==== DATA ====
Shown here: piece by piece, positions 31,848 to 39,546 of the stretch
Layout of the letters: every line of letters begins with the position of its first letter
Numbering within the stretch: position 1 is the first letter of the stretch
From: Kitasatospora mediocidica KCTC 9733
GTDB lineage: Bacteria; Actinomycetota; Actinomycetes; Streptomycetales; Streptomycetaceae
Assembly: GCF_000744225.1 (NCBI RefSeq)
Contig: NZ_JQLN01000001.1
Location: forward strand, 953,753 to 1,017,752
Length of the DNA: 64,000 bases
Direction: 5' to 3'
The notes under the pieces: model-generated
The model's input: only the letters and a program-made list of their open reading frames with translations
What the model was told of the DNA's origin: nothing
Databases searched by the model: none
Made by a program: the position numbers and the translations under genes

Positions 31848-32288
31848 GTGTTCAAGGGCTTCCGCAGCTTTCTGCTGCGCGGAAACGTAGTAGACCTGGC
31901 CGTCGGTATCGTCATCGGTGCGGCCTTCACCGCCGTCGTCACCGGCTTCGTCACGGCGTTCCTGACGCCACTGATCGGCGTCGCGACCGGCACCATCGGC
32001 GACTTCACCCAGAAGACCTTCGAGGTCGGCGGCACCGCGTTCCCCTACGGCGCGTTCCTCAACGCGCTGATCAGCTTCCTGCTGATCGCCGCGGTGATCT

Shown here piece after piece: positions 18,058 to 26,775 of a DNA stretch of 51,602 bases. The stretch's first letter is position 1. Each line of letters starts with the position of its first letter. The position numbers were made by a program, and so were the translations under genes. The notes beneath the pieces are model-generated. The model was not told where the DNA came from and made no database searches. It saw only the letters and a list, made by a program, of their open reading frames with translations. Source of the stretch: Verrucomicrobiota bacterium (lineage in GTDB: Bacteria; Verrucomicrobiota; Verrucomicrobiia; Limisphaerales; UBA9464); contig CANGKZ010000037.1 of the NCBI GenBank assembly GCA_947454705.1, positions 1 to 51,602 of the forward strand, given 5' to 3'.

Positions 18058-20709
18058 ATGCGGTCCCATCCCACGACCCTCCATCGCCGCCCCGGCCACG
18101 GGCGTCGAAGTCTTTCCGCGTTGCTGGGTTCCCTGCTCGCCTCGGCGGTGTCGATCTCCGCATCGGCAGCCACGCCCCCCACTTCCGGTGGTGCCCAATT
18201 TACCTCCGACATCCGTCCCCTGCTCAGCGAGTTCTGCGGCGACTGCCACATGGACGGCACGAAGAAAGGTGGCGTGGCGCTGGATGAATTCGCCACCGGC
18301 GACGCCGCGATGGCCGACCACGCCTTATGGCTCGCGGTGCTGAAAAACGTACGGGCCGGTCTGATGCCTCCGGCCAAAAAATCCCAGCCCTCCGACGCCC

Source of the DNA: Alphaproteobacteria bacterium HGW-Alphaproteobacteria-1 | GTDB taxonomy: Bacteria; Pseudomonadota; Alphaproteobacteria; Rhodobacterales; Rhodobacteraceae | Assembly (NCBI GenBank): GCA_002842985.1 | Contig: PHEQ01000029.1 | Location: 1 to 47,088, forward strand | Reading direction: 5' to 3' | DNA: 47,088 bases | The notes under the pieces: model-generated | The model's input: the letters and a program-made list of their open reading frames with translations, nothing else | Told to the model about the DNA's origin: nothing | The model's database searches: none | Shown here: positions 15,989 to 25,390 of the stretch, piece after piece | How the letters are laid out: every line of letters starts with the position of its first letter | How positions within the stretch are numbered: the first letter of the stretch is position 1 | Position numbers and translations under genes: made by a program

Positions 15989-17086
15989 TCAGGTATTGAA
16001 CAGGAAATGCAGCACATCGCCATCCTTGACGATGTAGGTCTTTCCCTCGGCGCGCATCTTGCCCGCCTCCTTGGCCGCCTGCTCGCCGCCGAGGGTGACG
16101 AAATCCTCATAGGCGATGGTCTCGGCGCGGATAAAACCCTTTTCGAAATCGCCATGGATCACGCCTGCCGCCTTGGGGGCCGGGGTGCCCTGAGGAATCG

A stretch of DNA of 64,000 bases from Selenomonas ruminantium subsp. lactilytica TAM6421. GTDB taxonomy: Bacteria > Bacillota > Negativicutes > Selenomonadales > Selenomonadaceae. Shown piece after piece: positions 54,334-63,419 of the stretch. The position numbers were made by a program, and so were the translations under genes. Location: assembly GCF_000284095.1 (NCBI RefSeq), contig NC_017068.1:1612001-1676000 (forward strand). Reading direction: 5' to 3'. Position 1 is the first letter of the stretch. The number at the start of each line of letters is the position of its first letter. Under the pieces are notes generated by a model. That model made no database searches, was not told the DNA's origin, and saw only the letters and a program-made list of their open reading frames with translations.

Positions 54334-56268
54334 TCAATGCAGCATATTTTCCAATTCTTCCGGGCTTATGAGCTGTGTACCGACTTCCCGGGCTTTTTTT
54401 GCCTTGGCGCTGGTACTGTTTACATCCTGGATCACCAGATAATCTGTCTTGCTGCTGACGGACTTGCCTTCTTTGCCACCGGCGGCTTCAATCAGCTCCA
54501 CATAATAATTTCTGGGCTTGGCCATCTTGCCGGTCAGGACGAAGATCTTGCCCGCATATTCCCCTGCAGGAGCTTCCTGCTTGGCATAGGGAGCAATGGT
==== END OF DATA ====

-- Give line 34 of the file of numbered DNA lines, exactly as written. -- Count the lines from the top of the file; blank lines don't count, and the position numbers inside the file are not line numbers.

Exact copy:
54401 GCCTTGGCGCTGGTACTGTTTACATCCTGGATCACCAGATAATCTGTCTTGCTGCTGACGGACTTGCCTTCTTTGCCACCGGCGGCTTCAATCAGCTCCA